My advice- domestically as well as globally- is to avoid falling into your opponent’s trap whenever possible. Ferguson’s looters caused “more pain and shame in our son’s name,” declared Brown’s Mom and Dad. The Black Panthers, of all groups, deserve credit in this situation, too. The Panthers counseled a five-day moratorium on protests, cooling down, and, above all, not rushing to a trial as with George Zimmerman.
Hot heart, cold head again.
We’d all do best not jumping to conclusions. This is neither American Idol, Play Your Bias nor Bring It To A Vote. My mind is as made up as anybody’s in the land. I’m cheering for the truth.
“Officer Friendly Becomes G.I. Joe”
What’s with military equipment in the hands of small city police? In the U.K., which has a substantial disaffected immigrant population, cops no longer even carry guns. I’d like to see a carefully crafted pilot program to test that policy here.
Robin Williams Wasn’t Gay?
It’s not having been in the dark house, but having left it that counts. -Theodore Roosevelt
Lauren Bacall was not a youngster, nor was Joan Rivers, but neither took her own life. The most prevalent comment on the Robin William’s suicide was that he always seemed so happy. My Hollywood-oriented readers know better.
First, however, I must tell a Robin Williams joke, delivered at a public tribute to Herb Caan, the late, great columnist in San Francisco in the 1990s. Madame de Gaulle, wife of Charles, was asked in a live American TV interview, “What is the most wonderful thing in the world?” Without hesitation she replied what sounded like “A penis!” The panicky newscaster quickly asked, “Well, then, what is the worst thing in the world?” to which she replied, without hesitation, “Un-a penis!” (For those who never studied French, she was saying “happiness” and “unhappiness” with a French accent.)
Back to the myth of the slap-happy comic. Seriousness does not necessarily imply unhappiness, nor is a smiling face necessarily a happy face. Neil Simon, arguably the best comic writer in our day, is all business at rehearsals; Woody Allen is not the picture of well-adjustment. Lucille Ball was rarely satisfied, I have read, and a faithful reader once encountered Jackie Mason seated in a lobby with his head buried in his hands. Favorites such as Sid Ceaser have had serious addictions, and Mel Brooks and Dick Cavett were both bipolar. Danny Kaye put his troubles off on other people in the cast.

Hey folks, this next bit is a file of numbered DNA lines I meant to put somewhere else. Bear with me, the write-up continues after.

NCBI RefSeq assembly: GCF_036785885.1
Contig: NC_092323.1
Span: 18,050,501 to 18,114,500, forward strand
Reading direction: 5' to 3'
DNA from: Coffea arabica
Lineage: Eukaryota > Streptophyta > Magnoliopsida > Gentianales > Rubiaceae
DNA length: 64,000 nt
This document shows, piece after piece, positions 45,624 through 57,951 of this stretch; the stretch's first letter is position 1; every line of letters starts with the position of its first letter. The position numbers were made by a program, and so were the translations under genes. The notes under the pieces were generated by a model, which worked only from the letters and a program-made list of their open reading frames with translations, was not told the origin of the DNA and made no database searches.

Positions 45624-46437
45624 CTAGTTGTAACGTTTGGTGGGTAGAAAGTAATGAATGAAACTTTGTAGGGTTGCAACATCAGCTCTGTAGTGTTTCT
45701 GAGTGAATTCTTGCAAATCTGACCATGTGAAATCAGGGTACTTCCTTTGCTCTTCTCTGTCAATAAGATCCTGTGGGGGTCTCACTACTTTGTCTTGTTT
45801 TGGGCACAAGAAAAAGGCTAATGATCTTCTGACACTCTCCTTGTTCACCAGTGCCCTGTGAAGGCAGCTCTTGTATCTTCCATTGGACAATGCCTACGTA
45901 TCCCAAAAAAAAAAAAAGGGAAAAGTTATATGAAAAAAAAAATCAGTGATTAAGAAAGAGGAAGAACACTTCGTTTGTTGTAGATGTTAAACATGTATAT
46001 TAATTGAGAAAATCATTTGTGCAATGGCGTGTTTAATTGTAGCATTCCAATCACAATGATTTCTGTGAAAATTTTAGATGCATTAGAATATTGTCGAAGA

So when people observe that Williams seemed so happy, or that Danny Kaye must have been a lovely guy, they misunderstand comedians and know little of the comic impulse. One often truly laughs or cries.
Hope: My Favorite Four Letter Word
“But daddy, these aren’t people, they’re children.”- The eight year old daughter of Judge Jenkins referring to this summer’s dramatic surge of Central American children at our borders
From summer’s ashes comes some encouragement. Regardless of one’s views on undocumented immigrants, residents of Murietta, CA. who blocked busloads of confused and frightened Central American women and children from being processed at their Border Patrol Station have shown the world what trailer trash they are. In contrast, Judge Clay Jenkins of Dallas County, TX., no bastion of liberality, exhorted “people of faith” to open their arms to the refugees. Dallas Mayor Rawlings supports Jenkins’s plan to house up to two thousand of the children in county shelters.
“We should say to ourselves, ‘NOT ONE MORE!’”
On June 1, 2014 Mr. Martinez met with Peter Rodgers, the father of the college student who shot to death Martinez’s twenty year old son Chris, and several female students and himself, near Santa Barbara, CA. The bereaved fathers vowed to work together to end this kind of violence. Boston Mayor Tom Merino understands just what these dads are up against. Congress, he maintains, is in the hands of the NRA and needs to be voted out of office.
The sight of Rodgers and Martinez embracing, and the look on the face of one of their wives in the background holding a beautifully wrapped present, reminds me of something Rabbi Harold Kuschner (“When Bad Things Happen to Good People”) said on 9/11. The rabbi saw God in the firefighters on the scene. I saw God in the Martin-Rodgers get-together.